Category Archives: Property Improvements

We put the “X” in PEX: The Movie

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We put the “X” in PEX pipe

Polyethylene (PE) pipe goes through the e-beam process and becomes crosslinked (X). That is how we put the “X” in PEX. Polyethylene is the most common polymer we electron beam crosslink every day. We see it in different forms, from injection molded and thermoformed parts, extruded sheet, tubing and wire and cable. While there are […]

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What is chain branching?

Crosslinking of polymers via electron beam irradiation (e-beam) is  well known and the number of success stories involving it touch our daily lives in many ways – but more on that in a later blog. An important similar concept that might be a little less familiar to some is the process of chain branching. What […]

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Why use electron beam treatment curing for reinforced plastics or composites?

With the different curing options out there, how do you know which one is best for your product? UV curing is a good method for surface treatments, however UV has limited penetration. Thermal curing may provide the answer for some thicker materials, however e-beam curing has several advantages over the thermal curing process:

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Will crosslinking increase my plastic part’s chemical resistance?

You might remember from high school chemistry class that solubility is increased by chemical similarity between solute and solvent. Plastics will be most vulnerable to chemicals in which it is soluble. Therefore, you can tailor your choice of plastics so that it is resistant to a specific class of chemicals, or –very efficiently — increase […]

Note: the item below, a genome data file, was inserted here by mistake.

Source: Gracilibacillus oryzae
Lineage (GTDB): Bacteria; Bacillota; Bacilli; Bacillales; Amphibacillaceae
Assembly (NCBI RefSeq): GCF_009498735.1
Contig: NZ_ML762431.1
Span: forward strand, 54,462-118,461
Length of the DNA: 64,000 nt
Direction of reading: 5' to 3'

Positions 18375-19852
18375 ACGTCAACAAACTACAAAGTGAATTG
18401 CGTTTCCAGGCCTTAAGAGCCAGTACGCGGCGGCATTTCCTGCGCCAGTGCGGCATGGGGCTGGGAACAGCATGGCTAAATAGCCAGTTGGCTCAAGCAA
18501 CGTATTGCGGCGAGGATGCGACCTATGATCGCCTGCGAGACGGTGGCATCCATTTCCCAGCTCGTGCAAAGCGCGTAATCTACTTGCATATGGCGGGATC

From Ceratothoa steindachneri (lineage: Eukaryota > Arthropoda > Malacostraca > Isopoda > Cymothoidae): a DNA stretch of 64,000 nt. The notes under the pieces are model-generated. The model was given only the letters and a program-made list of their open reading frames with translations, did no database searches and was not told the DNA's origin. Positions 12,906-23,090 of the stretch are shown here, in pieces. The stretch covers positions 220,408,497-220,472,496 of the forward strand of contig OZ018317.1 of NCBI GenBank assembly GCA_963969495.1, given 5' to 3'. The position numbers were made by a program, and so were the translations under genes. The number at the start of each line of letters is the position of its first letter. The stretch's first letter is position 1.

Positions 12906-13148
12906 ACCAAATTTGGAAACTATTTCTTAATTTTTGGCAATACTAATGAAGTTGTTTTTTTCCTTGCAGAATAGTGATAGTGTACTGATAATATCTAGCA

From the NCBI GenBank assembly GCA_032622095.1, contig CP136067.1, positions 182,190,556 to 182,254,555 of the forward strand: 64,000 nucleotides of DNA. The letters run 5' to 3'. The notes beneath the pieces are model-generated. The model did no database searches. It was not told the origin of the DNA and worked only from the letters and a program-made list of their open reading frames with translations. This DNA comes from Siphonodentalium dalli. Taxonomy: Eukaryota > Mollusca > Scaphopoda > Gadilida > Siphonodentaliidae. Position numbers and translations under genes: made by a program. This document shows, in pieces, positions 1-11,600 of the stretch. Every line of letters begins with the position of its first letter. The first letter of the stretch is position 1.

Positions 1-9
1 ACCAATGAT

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What is crosslinking?

  Crosslinking plastics, using e-beam processing, creates excellent property improvements. But just what is crosslinking? If you want the technical definition (which may make your eyes glaze over) it is:

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How do I know my part has been effectively crosslinked?

  When most of our customers come to us, they have a specific property improvement in mind. Clients with a formed part may desire improved high temperature properties or improved tensile strength, while clients looking to improve the properties of polymers in pellet form may desire a specific melt index or melt strength.

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Will electron beam crosslinking improve the thermal resistance of my polyethylene molded part?

Polyethylene is the most commonly electron beam-crosslinked polymer. Regardless whether it is LDPE, LLDPE or HDPE, it will crosslink with sufficient dose. The effect of the crosslinking will be a dramatic increase in heat resistance, as well as an improved impact resistance at low temperatures and a number of other property enhancements.

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